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Herodotus and his WorldEssays from a Conference in Memory of George Forrest$
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Peter Derow and Robert Parker

Print publication date: 2003

Print ISBN-13: 9780199253746

Published to Oxford Scholarship Online: January 2010

DOI: 10.1093/acprof:oso/9780199253746.001.0001

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Why Did Herodotus not Mention the Hanging Gardens of Babylon?

Why Did Herodotus not Mention the Hanging Gardens of Babylon?

Chapter:
(p.171) 10 Why Did Herodotus not Mention the Hanging Gardens of Babylon?
Source:
Herodotus and his World
Author(s):

Stephanie Dalley

Publisher:
Oxford University Press
DOI:10.1093/acprof:oso/9780199253746.003.0010

In 1883, early in the days of deciphering cuneiform inscriptions, Archibald Sayce published a commentary on Herodotus' History Books 1-3, entitled The Ancient Empires of the East. He quoted authorities of his own time who questioned the reliability of Herodotus. Ctesias was reckoned a more trustworthy informant who ‘had good reason for accusing Herodotus of errors in his Assyrian history’. After all, Ctesias lived at the Persian court, and so he was supposed to have drunk from more direct sources of knowledge about the ancient Near East than Herodotus could have done. One hundred and twenty years after Sayce published his work, Assyriologists are in a better position to comment on Babylonian and Assyrian matters, thanks to the perseverance and brilliance of several generations of scholars. This chapter does not attempt to verify Herodotus on every point; rather it looks at certain items of information in the light of recent solid progress in ancient Near Eastern studies. It aims to try and find out why certain details appear to be incorrect, and to show how over-eager corrections, made from a poor base of evidence, are occasionally wrong.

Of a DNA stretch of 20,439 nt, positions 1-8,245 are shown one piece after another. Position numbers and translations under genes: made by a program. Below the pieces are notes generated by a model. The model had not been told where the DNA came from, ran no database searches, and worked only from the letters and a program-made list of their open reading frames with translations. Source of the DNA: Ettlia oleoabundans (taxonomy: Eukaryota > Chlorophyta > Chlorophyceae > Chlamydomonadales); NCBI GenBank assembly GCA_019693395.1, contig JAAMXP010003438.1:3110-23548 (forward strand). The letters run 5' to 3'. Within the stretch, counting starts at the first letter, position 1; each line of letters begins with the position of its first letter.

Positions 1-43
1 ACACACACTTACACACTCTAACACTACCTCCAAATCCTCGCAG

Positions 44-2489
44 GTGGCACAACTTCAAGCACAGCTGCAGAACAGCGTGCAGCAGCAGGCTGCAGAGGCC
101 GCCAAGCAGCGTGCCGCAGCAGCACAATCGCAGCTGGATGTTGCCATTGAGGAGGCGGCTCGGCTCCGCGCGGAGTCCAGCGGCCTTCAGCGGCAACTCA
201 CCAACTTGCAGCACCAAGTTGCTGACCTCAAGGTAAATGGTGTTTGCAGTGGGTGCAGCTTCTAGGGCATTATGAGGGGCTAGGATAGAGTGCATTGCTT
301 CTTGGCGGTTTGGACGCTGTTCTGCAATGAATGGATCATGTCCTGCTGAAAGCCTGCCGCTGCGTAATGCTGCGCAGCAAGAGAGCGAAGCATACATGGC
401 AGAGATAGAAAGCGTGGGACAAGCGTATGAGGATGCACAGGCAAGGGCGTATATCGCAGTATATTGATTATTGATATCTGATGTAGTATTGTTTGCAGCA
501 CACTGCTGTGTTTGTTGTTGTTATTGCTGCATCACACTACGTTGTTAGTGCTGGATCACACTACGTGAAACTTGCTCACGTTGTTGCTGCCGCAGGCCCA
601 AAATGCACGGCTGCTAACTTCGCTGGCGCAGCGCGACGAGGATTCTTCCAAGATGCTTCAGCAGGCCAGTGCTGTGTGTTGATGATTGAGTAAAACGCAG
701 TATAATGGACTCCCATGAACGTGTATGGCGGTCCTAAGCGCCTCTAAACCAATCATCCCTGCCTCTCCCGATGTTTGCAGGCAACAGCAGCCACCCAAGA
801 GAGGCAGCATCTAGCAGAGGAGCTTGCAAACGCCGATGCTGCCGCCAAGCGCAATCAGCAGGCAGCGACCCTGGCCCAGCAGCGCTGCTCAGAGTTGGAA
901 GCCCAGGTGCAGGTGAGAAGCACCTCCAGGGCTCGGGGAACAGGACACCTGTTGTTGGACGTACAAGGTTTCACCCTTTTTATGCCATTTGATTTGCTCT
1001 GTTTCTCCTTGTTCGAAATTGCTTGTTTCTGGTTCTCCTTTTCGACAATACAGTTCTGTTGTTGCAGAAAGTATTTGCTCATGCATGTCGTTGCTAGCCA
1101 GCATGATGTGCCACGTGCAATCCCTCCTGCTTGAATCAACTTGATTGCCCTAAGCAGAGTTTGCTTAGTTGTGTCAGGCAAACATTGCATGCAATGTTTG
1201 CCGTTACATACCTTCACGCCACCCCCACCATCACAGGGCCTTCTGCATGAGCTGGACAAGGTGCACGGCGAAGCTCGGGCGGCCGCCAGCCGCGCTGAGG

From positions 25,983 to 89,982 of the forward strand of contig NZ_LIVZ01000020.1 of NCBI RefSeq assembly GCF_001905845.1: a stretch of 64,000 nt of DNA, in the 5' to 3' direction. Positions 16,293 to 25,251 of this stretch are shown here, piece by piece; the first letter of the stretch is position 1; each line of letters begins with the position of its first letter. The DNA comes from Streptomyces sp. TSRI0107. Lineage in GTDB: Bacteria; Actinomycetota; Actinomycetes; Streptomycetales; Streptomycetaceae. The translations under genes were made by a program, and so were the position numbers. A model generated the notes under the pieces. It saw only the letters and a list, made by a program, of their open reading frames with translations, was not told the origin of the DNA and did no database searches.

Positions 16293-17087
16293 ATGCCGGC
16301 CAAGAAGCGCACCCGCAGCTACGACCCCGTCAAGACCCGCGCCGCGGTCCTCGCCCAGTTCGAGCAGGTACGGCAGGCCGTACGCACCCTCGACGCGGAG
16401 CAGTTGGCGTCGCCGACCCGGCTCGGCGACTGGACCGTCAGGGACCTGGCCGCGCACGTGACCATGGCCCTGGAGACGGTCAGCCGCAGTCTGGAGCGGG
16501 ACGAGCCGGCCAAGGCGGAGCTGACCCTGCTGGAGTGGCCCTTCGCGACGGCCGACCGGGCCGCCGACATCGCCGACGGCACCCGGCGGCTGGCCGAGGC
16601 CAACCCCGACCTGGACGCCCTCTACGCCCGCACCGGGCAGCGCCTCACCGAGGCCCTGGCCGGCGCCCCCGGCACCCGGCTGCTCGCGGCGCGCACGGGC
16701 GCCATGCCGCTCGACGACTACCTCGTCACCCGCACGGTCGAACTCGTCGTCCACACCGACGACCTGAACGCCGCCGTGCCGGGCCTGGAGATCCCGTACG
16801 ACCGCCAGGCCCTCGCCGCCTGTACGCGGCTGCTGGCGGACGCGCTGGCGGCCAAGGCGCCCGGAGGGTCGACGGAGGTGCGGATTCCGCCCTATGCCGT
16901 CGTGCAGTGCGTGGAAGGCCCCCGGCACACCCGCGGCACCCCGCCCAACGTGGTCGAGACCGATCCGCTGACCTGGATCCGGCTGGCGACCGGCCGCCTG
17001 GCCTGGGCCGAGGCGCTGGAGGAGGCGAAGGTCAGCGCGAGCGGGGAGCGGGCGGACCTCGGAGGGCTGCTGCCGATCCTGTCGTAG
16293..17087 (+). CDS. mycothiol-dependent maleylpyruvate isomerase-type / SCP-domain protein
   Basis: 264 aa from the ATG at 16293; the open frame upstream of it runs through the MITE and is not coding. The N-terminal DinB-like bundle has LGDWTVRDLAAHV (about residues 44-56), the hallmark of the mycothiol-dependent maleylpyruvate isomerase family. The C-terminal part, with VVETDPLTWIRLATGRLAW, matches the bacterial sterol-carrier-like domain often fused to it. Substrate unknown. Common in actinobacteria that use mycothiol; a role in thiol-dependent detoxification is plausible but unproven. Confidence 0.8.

Keywords:   Assyriology, Archibald Sayce, Ctesias

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